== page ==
By Lee Chi-dong
WASHINGTON, July 23 (Yonhap) -- Gary Samore, President Barack Obama's top aide for nonproliferation, said Monday that the U.S. sees no need for South Korea to enrich uranium, a stance against Seoul's goals.
Samore, arms control coordinator at the White House National Security Council, said South Korean can continue to buy enrichment services from the U.S. and France and in other international markets rather than having its own uranium-enrichment technology.
"So there is no danger that Korean industry will not be able to get access to low enriched uranium," which is fuel for the country's 22 reactors, he said in meeting with several South Korean reporters after a forum on the Nuclear Security Summit. Seoul hosted the second Nuclear Security Summit in March.
"You don't have to worry about any limit Korea will have," he added, citing the nation's record of safe and advanced operation of atomic energy plants.
The forum, organized by the South Korean Embassy here, was designed to review the results of the summit and prepare for the next session in the Netherlands in 2014.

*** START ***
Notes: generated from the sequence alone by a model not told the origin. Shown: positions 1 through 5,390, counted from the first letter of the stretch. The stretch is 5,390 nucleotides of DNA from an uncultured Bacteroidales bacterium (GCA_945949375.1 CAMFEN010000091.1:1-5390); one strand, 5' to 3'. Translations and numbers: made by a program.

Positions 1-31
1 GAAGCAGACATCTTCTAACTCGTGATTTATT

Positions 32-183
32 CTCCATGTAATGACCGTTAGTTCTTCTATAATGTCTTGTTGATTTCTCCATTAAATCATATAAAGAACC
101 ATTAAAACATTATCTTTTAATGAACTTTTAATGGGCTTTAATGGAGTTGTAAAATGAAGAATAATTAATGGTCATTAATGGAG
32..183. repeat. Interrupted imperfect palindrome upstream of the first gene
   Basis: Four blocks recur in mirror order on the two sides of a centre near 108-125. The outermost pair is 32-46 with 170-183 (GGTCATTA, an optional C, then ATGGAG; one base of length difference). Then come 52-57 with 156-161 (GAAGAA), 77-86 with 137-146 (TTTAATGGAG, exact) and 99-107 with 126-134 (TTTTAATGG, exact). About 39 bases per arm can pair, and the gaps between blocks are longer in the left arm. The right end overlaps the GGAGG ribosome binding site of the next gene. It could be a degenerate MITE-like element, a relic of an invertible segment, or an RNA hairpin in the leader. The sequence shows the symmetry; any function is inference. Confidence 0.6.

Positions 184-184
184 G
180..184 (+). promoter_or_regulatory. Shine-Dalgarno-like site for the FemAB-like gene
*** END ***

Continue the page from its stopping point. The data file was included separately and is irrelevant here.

Samore's comments apparently reflect Washington's firm stance to keep restricting South Korea from having uranium-enrichment technology in line with its global nonproliferation efforts.
The allies are in drawn-out talks to rewrite their decades-old nuclear cooperation accord, which expires in 2014.
South Korea hopes to revise the pact so that it can have the right to enrich uranium for civilian purposes and reprocess its nuclear waste amid worries over a shortage of storage facilities.
Seoul claims it need to expand its nonmilitary nuclear program to meet its enhanced status as a nuclear energy producer.
Samore said the U.S. and South Korean scientists are working closely to study so-called pyroprocessing, a new technique for dealing with spent fuel. Pyroprocessing has not been commercialized yet.
He said he was not sure whether negotiations between Seoul and Washington will end within this year. Presidential elections will be held in both the nations later this year.
"I think there will be a solution but I can't predict exactly when that solution will happen," he said. "We have until 2014 and everybody in both Washington and Seoul is deeply committed to continuing our peaceful nuclear cooperation."
South Korea's 22 reactors are a main source of its energy. It imports 20-30 percent of the uranium used there from the U.S. and the rest from Europe, according to data.
South Korea wants to secure the stable supply of nuclear fuel and increase exports of nuclear plants.
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